First cells reprogrammed to make synthetic polymers—and virus-resistant drug manufacturers
Scientists have developed the first cells that can construct artificial polymers from building blocks that are not found in nature, by following instructions the researchers encoded in their genes.
The study, led by scientists from the Medical Research Council (MRC) Laboratory of Molecular Biology, in Cambridge, UK, also found the synthetic genome made the bacteria entirely resistant to infection by viruses.
The scientists say their research could lead to the development of new polymers—large molecules made of many repeating units, such as proteins, plastics, and many drugs including antibiotics—and make it easier to manufacture drugs reliably using bacteria.
The research, published today in the journal Science, builds on previous ground-breaking work by the team when, in 2019, they developed new techniques to create the biggest ever synthetic genome—constructing the entire genome of the bacterium Escherichia coli (E.coli) from scratch.
Using cells' natural protein-making processes
The scientists' goal was to utilize their new technology to create the first cell that can assemble polymers entirely from building blocks that are not found in nature.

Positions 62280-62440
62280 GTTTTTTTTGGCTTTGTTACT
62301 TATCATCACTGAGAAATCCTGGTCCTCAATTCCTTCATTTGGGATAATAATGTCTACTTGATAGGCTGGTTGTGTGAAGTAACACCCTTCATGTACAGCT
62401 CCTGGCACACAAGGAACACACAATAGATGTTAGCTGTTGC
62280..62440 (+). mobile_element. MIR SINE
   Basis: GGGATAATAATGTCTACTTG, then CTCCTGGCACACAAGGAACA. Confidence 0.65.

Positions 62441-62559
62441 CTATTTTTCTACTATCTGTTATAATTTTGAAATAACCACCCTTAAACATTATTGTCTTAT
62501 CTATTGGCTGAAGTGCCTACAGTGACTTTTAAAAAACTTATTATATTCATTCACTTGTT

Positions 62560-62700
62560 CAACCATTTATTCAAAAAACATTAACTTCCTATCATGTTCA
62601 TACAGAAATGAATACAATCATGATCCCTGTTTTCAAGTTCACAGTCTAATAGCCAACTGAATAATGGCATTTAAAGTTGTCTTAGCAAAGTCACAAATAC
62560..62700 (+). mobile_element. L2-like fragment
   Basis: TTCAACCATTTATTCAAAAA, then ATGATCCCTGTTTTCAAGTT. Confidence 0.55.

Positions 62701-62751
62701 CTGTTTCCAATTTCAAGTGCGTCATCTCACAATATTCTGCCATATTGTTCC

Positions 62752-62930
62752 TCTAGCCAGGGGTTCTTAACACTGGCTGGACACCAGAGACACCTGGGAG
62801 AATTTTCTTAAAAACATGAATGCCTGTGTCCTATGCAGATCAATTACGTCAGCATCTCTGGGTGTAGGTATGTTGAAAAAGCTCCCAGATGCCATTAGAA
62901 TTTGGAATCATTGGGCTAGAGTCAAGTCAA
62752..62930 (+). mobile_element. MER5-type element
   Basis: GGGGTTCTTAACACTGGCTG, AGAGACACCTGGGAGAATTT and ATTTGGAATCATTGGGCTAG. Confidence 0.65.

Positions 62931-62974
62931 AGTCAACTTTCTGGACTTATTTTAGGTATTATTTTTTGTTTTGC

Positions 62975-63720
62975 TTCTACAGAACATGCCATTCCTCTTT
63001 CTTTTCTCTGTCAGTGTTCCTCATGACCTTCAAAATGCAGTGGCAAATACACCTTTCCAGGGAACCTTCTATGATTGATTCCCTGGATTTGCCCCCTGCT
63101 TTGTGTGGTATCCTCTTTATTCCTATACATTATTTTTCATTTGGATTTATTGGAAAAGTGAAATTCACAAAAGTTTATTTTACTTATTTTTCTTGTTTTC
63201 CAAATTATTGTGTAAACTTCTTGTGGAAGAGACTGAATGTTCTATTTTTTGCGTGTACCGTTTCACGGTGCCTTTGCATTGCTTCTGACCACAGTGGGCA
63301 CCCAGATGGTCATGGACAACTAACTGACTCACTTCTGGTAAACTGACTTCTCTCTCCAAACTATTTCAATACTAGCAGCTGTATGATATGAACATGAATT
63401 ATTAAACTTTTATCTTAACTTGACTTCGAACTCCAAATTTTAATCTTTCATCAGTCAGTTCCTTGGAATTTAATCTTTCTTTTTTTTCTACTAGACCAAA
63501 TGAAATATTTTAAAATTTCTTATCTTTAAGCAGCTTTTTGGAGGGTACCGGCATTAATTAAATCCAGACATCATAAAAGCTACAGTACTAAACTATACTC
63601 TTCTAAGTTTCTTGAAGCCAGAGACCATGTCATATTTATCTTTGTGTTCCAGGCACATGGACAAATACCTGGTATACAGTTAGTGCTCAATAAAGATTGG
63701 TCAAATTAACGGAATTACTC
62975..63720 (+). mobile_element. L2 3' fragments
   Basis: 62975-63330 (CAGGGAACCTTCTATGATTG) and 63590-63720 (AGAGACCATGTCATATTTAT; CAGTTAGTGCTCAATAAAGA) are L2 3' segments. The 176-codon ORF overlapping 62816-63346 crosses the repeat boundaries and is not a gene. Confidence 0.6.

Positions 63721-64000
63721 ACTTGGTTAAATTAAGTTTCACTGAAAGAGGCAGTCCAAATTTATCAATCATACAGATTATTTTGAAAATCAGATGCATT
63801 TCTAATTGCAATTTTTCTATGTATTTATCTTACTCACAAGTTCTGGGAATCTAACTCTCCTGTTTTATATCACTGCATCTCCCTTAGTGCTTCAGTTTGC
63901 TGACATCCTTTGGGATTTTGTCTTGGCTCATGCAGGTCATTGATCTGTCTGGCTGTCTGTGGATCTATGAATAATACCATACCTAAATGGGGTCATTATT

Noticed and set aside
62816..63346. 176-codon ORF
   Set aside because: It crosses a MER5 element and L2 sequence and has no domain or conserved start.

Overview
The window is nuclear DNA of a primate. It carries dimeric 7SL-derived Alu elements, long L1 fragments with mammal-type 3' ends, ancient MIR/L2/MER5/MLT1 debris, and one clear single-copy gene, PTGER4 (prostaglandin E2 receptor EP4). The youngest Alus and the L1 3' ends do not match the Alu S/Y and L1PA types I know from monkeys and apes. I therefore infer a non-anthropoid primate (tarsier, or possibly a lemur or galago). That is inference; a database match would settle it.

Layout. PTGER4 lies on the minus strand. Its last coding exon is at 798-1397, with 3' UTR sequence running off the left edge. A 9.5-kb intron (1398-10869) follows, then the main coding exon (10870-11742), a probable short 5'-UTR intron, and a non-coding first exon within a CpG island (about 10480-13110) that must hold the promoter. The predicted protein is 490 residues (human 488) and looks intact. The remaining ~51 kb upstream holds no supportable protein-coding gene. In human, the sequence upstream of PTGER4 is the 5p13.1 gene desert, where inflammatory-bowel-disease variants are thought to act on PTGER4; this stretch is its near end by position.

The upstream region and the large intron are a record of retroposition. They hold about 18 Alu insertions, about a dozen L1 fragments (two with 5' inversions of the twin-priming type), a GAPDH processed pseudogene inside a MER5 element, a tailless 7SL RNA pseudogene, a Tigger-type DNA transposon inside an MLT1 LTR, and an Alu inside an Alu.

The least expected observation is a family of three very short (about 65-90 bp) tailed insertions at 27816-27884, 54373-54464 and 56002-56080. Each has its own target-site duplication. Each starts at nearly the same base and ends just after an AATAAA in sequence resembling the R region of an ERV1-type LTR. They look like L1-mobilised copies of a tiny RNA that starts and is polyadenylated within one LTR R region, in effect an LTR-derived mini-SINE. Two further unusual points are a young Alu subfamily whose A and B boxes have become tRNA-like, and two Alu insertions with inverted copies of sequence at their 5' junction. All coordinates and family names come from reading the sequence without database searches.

Proteins are a type of polymer, so the scientists aimed to make artificial polymers by exploiting cells' natural protein-making processes.
The genetic code instructs a cell how to make proteins, which are constructed by joining together strings of natural building blocks, called amino acids.
The genetic code in DNA is made up of four bases, represented by the letters: A, T, C and G. The four letters in DNA are 'read' in groups of three letters—for example "TCG' - which are called a 'codon."
Each codon tells the cell to add a specific amino acid to the chain—it does this via molecules called 'tRNA." Each codon has a specific tRNA that recognizes it and adds the corresponding amino acid, for example: the tRNA that recognizes the codon "TCG," brings the amino acid serine.
With four letters in groups of three, there are 64 possible combinations of letters; however, there are only 20 different natural amino acids that cells commonly use. So, several different codons can be synonymous—they all code for the same amino acid—for example: TCG, TCA, AGC and AGT all code for serine.
There are also codons which tell a cell when to stop making a protein, such as TAG and TAA.
Re-writing the whole genome